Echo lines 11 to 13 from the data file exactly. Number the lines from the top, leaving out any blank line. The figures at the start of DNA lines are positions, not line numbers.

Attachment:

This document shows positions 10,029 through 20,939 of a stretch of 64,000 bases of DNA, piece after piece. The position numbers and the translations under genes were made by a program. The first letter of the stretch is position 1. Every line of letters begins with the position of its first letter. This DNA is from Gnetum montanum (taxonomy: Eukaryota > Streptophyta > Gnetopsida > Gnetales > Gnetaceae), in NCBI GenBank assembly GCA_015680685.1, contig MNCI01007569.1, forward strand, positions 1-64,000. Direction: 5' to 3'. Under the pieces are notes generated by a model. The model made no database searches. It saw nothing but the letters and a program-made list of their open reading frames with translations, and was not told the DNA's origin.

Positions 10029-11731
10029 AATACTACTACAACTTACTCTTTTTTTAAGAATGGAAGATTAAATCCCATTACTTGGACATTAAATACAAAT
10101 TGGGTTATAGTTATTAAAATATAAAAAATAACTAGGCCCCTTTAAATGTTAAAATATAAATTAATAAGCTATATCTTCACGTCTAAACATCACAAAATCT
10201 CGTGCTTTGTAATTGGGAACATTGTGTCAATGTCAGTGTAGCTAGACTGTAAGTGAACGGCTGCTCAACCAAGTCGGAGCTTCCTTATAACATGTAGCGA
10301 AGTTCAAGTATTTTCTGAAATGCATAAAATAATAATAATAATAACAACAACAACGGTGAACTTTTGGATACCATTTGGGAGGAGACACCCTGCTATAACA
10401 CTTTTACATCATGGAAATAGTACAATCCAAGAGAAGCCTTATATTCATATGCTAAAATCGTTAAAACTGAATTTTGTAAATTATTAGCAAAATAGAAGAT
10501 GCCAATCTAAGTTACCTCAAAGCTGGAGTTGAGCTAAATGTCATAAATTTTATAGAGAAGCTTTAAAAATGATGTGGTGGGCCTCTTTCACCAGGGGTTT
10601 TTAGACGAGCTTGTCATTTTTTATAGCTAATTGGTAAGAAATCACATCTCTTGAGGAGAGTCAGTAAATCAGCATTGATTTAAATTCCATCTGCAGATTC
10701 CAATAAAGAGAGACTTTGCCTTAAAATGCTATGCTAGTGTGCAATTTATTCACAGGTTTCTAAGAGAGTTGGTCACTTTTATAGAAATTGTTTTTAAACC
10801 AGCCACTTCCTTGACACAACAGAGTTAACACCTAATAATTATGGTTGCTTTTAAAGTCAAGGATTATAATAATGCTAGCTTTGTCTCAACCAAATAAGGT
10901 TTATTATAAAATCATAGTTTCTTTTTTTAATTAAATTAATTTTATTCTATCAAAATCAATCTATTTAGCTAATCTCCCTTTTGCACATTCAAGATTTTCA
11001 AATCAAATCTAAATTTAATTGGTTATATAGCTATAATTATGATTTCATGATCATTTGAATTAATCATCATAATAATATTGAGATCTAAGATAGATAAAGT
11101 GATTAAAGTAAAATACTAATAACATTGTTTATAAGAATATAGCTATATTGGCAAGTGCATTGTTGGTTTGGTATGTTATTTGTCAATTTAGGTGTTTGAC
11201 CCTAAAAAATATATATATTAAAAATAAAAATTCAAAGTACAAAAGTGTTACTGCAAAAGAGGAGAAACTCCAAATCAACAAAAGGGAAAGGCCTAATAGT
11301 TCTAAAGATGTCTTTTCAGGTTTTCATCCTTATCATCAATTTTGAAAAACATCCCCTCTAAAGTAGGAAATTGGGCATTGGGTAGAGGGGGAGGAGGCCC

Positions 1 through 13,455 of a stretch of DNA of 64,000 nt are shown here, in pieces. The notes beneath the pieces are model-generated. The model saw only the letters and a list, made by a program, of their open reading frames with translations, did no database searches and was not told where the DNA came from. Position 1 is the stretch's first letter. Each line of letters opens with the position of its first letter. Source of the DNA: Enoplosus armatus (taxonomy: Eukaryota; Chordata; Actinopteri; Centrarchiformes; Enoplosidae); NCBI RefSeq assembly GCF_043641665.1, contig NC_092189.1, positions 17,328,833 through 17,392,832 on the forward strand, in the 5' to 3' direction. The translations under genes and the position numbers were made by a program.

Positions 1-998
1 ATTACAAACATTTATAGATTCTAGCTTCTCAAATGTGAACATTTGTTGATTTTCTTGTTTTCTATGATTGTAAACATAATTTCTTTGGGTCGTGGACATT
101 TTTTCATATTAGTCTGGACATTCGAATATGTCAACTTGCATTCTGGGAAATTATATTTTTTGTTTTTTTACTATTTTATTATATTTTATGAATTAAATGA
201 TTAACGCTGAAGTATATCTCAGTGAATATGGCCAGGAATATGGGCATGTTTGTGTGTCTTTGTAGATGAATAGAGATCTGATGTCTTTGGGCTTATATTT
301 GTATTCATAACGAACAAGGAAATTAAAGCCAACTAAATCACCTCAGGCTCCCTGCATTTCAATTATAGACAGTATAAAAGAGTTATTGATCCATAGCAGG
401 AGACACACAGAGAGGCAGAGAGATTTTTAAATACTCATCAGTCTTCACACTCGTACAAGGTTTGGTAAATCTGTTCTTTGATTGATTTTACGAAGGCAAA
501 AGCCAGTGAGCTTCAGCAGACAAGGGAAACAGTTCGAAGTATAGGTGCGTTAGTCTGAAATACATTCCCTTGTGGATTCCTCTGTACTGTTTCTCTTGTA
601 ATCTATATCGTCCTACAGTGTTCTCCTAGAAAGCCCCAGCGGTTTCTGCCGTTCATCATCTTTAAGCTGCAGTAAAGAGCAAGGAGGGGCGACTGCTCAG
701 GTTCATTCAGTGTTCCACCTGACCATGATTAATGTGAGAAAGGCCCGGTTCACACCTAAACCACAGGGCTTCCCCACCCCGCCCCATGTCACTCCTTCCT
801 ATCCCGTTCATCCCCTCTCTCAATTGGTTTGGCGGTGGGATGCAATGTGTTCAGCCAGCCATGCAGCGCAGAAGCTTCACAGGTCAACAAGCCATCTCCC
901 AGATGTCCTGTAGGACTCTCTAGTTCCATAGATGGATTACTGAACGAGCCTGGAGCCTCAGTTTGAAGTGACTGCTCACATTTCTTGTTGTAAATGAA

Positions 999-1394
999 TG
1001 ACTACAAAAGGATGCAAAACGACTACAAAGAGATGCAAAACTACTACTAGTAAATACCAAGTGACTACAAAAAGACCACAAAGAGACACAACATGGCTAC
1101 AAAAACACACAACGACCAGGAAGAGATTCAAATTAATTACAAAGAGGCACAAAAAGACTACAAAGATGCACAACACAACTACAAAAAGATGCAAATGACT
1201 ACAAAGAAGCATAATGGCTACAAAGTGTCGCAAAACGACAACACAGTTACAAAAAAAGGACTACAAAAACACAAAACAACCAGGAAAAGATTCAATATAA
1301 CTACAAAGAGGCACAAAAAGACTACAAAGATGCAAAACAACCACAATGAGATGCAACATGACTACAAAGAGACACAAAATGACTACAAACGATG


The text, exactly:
10801 AGCCACTTCCTTGACACAACAGAGTTAACACCTAATAATTATGGTTGCTTTTAAAGTCAAGGATTATAATAATGCTAGCTTTGTCTCAACCAAATAAGGT
10901 TTATTATAAAATCATAGTTTCTTTTTTTAATTAAATTAATTTTATTCTATCAAAATCAATCTATTTAGCTAATCTCCCTTTTGCACATTCAAGATTTTCA
11001 AATCAAATCTAAATTTAATTGGTTATATAGCTATAATTATGATTTCATGATCATTTGAATTAATCATCATAATAATATTGAGATCTAAGATAGATAAAGT